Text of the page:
Despite an 86-year stretch without a World Series, the Red Sox have one of the best franchises in MLB history, fourth all time with seven World Series championships.
With all that success, a number of players have gotten lost in history. These forgotten great players may have won MVPs and are not talked about as often today, or they may have played under the radar for their entire careers.
Click through the slideshow to read about Red Sox greats who you may not hear about very often.
Dominic DiMaggio forever played in the shadow of his brother, Joe. Dom was a great player in his own right.
A seven-time All Star in center field for the Red Sox, DiMaggio played for some of the best lineups the Red Sox have ever had with Bobby Doerr and Ted Williams.
DiMaggio twice led the league in runs, once in triples and steals. An old Boston nursery rhyme says it all, “He’s better than his brother Joe, Dominic DiMaggio.”
While probably not true, the fact that so few modern day fans know about the Sox version of DiMaggio make him one of Boston’s most underrated players.
Many of his contemporaries called Rice the greatest hitter of his era, yet it took Rice 15 years to make the Hall of Fame. This 1978 AL MVP led the AL in home runs three times in his career.
Rice played in one of the best outfields in Red Sox history, playing alongside 1975 AL Rookie of the Year and MVP Fred Lynn and perennial Gold Glover Dwight Evans. He also was playing a position where two Red Sox all-time greats (Carl Yastrzemski and Ted Williams) preceded him.
While Rice was a great player, he didn’t stand out on that team as much as he might have in another era of Red Sox history.
Before Mo Vaughn left Boston for mo’ money and injuries derailed his career, he was one of the dominant players of the MLB.
The 1995 AL MVP hit 25+ home runs in nine seasons, but had the misfortune of playing for Red Sox teams that finished in the middle of the pack in the AL. In eight seasons in Boston, the Sox won the AL East only once—during his MVP run in ‘95.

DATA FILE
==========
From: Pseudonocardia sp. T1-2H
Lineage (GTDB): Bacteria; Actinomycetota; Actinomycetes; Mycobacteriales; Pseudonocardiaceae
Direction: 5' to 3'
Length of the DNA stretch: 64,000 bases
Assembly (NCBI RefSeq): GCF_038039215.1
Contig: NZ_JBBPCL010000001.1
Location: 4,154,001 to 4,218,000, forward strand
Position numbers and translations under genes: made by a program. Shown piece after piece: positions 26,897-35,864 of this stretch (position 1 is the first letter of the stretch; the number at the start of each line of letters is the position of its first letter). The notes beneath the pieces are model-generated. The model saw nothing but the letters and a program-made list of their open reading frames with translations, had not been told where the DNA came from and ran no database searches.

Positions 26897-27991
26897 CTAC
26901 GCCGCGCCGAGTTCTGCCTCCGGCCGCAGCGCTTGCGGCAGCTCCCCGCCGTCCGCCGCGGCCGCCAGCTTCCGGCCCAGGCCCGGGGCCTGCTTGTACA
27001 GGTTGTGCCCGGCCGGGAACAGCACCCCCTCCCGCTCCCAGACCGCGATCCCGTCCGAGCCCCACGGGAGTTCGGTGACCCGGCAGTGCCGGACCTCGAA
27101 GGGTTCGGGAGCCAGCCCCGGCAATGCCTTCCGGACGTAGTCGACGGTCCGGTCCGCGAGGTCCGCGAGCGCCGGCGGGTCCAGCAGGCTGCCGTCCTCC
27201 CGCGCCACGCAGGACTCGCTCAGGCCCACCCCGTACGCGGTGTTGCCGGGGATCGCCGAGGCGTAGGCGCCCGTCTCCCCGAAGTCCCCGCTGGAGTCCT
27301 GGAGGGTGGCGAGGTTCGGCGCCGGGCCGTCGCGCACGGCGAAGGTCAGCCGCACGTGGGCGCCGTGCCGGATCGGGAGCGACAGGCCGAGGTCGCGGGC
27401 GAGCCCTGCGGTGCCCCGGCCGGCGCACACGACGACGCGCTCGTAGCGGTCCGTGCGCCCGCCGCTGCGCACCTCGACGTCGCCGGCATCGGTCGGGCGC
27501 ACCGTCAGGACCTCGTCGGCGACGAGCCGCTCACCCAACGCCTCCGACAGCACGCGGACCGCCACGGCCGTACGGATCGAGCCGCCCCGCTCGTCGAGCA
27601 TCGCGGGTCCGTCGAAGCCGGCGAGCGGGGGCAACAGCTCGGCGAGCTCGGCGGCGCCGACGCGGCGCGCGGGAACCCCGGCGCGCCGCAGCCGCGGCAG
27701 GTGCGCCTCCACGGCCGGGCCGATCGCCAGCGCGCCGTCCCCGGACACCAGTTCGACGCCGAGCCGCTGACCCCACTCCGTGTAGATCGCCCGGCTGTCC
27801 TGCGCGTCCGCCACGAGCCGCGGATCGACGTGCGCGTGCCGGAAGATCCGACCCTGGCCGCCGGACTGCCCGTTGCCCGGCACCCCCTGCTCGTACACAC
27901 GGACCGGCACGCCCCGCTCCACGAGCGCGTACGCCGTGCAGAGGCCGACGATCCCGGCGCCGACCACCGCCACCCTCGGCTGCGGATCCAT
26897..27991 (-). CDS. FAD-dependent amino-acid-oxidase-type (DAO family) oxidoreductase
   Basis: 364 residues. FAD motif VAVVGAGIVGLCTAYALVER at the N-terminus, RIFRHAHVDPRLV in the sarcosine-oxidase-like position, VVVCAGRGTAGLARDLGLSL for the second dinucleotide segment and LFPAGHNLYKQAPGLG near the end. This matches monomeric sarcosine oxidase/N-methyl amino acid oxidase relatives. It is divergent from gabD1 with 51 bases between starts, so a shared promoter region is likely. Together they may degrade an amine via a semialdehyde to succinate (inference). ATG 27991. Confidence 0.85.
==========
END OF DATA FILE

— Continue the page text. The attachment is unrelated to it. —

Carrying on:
Tim Wakefield is the longest tenured current Red Sox. He's also had more role changes than anyone else on the team.
Wakefield is pitching out of the bullpen this season, as he has many times in his Red Sox career. He has closed and shifted to middle relief.
While fans love him, managers have constantly shifted his role. Wakefield has been a class act throughout and has been a leader on recent Red Sox teams.
Between 1999 and 2002, Brian Daubach was one of the primary run producers on the Boston Red Sox. He hit at least 20 home runs and more than 70 RBI in each of those seasons solidifying a position the Red Sox had long struggled to fill.
Daubach never made an All Star team, nor did he ever get MVP votes, but he served as protection for Nomar Garciaparra and lineups that often lacked power beyond those two sources.
Ask someone to list the greatest pitchers in Red Sox history. There's a bunch, and you're sure to hear the names Pedro Martinez, Roger Clemens, Smokey Joe Wood, Cy Young and Babe Ruth. The name you should hear (but might not), is Mel Parnell.
In 1949, Parnell pitched nearly 300 innings and completed 27 games, winning 25. Parnell had a short run of dominance, never winning more than seven after he turned 31.
Even so, his run was one of the best by a Red Sox pitcher—ever.